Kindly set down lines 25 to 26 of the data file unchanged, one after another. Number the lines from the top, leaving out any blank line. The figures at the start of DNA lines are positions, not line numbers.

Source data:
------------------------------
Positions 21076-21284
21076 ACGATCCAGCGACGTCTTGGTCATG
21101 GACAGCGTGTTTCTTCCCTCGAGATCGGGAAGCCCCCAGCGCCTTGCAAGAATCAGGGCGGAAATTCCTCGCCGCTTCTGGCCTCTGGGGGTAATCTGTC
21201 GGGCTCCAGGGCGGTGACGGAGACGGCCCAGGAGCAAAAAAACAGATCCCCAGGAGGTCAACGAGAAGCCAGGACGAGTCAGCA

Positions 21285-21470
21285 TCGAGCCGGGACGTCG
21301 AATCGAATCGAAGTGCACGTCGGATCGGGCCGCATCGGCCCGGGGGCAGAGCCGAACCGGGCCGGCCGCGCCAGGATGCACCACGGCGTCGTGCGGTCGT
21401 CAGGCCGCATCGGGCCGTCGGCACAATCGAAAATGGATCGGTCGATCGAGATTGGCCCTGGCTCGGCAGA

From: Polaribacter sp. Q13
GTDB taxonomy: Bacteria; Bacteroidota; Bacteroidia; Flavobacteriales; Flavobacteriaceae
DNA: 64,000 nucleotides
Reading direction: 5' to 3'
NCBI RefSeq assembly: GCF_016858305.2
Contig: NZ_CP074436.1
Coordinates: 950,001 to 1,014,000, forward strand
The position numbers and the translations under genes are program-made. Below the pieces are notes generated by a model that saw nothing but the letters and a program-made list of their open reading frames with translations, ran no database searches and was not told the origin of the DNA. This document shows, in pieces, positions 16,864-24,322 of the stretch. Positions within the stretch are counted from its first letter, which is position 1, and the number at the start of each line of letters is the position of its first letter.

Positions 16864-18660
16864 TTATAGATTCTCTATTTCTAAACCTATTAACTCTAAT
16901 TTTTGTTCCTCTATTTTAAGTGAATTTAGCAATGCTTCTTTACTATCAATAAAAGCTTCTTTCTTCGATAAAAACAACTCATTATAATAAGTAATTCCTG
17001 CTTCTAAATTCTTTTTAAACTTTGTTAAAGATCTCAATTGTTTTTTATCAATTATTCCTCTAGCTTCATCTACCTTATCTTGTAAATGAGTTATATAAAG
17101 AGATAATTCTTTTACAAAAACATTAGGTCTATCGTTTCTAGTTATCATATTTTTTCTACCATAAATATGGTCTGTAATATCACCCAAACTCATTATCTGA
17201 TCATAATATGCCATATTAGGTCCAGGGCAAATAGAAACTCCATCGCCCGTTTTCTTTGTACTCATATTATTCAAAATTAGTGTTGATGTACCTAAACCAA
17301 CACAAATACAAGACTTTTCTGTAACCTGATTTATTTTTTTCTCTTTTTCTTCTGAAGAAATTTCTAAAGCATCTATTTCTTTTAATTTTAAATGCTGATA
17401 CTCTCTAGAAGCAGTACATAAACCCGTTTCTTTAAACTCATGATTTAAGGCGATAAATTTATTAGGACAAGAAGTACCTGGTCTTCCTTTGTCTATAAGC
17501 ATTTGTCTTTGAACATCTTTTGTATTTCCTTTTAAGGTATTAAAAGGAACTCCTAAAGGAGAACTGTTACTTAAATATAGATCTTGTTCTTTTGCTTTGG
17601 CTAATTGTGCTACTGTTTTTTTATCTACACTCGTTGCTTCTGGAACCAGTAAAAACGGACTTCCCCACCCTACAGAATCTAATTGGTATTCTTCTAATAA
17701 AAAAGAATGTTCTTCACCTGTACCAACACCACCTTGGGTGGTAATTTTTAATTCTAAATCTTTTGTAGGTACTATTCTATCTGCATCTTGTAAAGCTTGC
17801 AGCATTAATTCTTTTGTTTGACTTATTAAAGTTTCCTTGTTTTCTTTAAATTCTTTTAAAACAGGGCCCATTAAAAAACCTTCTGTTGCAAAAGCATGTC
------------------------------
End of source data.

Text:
17501 ATTTGTCTTTGAACATCTTTTGTATTTCCTTTTAAGGTATTAAAAGGAACTCCTAAAGGAGAACTGTTACTTAAATATAGATCTTGTTCTTTTGCTTTGG
17601 CTAATTGTGCTACTGTTTTTTTATCTACACTCGTTGCTTCTGGAACCAGTAAAAACGGACTTCCCCACCCTACAGAATCTAATTGGTATTCTTCTAATAA